The neural network taught itself to recognize cats, which is actually no frivolous activity. This week the researchers will present the results of their work at a conference in Edinburgh, Scotland.
The Google research team, led by the Stanford University computer scientist Andrew Y. Ng and the Google fellow Jeff Dean, used an array of 16,000 processors to create a neural network with more than one billion connections. They then fed it random thumbnails of images, one each extracted from 10 million YouTube videos.
“It is worth noting that our network is still tiny compared to the human visual cortex, which is a million times larger in terms of the number of neurons and synapses,” the researchers wrote.
Despite being dwarfed by the immense scale of biological brains, the Google research provides new evidence that existing machine learning algorithms improve greatly as the machines are given access to large pools of data.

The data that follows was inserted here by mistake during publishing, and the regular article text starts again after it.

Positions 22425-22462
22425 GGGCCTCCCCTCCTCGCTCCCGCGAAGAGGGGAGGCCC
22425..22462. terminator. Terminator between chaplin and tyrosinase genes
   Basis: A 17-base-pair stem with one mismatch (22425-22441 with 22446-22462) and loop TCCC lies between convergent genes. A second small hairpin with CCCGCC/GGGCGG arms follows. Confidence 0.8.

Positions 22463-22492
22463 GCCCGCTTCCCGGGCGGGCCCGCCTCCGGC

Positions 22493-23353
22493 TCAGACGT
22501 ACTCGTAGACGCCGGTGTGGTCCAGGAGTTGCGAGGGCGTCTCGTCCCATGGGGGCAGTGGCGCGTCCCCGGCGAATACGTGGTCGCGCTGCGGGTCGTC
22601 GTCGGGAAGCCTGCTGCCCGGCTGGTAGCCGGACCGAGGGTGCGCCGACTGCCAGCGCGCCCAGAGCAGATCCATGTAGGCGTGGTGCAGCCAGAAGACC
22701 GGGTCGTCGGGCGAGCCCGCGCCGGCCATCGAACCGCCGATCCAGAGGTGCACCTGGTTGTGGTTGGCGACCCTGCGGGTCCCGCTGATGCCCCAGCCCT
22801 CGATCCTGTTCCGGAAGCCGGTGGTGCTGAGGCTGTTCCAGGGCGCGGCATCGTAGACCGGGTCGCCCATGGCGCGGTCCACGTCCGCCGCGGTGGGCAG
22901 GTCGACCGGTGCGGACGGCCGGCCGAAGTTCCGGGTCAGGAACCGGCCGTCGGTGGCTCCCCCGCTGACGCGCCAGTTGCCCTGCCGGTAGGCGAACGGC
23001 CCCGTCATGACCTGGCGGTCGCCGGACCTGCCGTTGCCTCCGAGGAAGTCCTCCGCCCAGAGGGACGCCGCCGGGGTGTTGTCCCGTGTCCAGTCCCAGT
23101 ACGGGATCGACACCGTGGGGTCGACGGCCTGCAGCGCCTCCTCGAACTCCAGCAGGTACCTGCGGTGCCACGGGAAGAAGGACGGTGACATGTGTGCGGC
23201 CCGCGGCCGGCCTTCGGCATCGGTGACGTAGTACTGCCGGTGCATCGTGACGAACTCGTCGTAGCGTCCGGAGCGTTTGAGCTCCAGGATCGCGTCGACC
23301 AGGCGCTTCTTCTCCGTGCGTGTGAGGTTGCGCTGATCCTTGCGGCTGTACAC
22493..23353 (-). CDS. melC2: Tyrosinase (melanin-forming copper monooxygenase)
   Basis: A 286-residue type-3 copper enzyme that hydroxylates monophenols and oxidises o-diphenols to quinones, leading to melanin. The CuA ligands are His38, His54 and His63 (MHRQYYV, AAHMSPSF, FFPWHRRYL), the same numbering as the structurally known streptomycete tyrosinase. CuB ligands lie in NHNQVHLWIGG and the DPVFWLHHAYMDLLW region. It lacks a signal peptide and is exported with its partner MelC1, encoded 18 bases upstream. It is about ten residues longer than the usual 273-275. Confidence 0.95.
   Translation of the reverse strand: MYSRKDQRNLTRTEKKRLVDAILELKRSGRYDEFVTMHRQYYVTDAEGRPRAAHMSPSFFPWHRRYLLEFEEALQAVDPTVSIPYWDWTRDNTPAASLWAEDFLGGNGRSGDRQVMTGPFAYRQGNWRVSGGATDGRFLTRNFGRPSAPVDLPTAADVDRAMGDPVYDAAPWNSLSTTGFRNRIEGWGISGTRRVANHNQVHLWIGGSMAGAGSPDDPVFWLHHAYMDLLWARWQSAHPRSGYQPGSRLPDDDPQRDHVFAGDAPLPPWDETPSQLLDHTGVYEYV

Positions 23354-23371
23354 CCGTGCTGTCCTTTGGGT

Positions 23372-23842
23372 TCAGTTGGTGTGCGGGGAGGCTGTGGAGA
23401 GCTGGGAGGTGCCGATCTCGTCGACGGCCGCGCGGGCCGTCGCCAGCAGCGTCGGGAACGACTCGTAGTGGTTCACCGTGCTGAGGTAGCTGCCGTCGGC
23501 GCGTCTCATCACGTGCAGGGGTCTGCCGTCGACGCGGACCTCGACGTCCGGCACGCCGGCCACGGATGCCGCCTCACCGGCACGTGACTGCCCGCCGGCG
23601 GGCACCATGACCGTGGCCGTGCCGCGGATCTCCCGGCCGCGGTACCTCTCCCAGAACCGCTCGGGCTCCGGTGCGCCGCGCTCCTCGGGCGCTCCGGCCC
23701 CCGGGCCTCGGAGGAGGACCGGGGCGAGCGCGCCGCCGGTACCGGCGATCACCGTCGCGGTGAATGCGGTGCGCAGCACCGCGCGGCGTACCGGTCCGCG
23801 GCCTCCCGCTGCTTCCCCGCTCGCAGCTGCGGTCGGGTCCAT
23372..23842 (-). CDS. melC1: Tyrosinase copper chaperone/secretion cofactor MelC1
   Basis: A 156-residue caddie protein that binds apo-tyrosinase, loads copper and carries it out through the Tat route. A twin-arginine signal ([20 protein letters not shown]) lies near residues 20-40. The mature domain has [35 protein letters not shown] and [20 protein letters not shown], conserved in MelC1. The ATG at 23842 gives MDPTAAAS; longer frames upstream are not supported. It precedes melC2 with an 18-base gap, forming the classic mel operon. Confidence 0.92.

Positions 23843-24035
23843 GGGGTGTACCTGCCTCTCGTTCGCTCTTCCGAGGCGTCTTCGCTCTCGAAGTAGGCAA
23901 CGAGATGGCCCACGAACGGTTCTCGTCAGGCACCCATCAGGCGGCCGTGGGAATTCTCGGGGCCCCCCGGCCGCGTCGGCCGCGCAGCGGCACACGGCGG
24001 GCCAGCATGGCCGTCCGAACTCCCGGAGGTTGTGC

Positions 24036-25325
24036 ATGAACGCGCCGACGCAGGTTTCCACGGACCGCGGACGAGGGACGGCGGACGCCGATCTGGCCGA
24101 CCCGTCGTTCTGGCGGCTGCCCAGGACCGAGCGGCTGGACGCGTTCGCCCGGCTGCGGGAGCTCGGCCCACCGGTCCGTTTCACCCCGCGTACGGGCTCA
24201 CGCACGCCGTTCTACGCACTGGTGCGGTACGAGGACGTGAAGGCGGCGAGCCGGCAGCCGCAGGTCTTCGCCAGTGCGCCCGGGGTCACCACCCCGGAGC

There is an estimate that Google had computational capacity of 40 petaflops at the beginning of 2012
In January 2012, it was estimated that Google's total number of servers is around 1,800,000. This includes all eight of their self-built data centers currently in operation worldwide. Other respected industry watchers are saying Google has 900,000 servers.
Google said themselves in 2009 that their system is designed for 1 to 10 million servers. If they have ~2 million currently, that means there's room for five-fold growth, which would mean up to ~200 petaflops.
To reach 1 exaflops Google might need to evolve their architecture. Maybe that they'll start using GPUs, or processors with hundreds of cores. I've no idea, but I would guess someone inside Google is already thinking about it.
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